With The Truth of Fact, the Truth of Feeling, Ted Chiang has hit one of my thematic sweet spots by writing a story about memory. The novelette is divi...moreWith The Truth of Fact, the Truth of Feeling, Ted Chiang has hit one of my thematic sweet spots by writing a story about memory. The novelette is divided into two storylines. One tells about a reporter encountering, with much trepidation, a new type of technology that will basically replace out natural human memory. The second tells a historical account of a young man living in Tivland, encountering the written word for the first time. These two elements may sound different, but they're actually telling the same story: how more precise methods of keeping track of memories impact out overall concepts of truth, and the benefits and drawbacks to these technologies.
The story is strongly written with an engaging voice, and a few moments that genuinely surprised me. I love how the author tackled the subject of memory and truth in a thought provoking way. This is the second short piece of I've read by Chiang, the first being Exhalation, and it's safe to say that it's my favorite by him so far. (Hugo Reading) (less)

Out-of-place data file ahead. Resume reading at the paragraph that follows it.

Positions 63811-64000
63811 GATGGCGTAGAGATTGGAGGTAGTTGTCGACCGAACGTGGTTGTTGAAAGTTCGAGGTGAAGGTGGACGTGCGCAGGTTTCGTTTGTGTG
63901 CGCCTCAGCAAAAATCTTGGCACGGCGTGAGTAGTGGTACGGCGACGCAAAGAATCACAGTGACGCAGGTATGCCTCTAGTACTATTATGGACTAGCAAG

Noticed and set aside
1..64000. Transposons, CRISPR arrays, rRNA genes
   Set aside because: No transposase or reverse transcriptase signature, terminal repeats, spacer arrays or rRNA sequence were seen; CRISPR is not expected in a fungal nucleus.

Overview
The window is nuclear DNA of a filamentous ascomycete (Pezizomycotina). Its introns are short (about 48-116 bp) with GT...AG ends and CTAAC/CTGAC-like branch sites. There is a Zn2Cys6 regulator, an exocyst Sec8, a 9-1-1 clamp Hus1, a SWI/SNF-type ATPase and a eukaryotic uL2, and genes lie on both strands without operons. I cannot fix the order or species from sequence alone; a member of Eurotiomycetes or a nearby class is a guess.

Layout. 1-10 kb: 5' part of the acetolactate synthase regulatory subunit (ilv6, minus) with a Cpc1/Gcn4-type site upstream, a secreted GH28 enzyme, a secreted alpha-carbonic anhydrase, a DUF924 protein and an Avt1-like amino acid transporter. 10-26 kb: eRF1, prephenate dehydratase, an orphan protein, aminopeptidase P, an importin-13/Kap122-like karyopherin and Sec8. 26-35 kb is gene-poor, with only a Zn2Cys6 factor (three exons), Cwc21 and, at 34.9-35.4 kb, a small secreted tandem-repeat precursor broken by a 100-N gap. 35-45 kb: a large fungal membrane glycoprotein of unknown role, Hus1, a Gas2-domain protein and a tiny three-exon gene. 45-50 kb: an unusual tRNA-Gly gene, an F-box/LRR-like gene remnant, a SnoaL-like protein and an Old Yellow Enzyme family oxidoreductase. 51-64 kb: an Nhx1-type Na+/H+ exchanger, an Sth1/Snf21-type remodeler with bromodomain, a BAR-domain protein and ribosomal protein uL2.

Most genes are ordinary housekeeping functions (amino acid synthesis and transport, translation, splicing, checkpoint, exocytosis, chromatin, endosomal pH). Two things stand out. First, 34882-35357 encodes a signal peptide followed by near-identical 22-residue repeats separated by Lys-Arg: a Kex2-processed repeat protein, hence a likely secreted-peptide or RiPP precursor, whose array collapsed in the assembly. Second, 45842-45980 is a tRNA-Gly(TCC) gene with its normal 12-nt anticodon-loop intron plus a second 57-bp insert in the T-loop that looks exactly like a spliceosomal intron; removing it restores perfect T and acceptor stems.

The second Red String Omnibus collects several hundred pages of the webcomic Red String. A new year has started. Miharu has transferred to a prestigio...moreThe second Red String Omnibus collects several hundred pages of the webcomic Red String. A new year has started. Miharu has transferred to a prestigious new high school, giving her a glimpse at Kazuo's privileged life. Reika and Eiji have remained at Fuyuzono high, Miharu's absence giving them a chance to grow closer. And Fuuko has moved to Tokyo, where she must begin anew once more. Unfortunately, the trails they face this time around will be much more challenging, and heartbreaking, then before.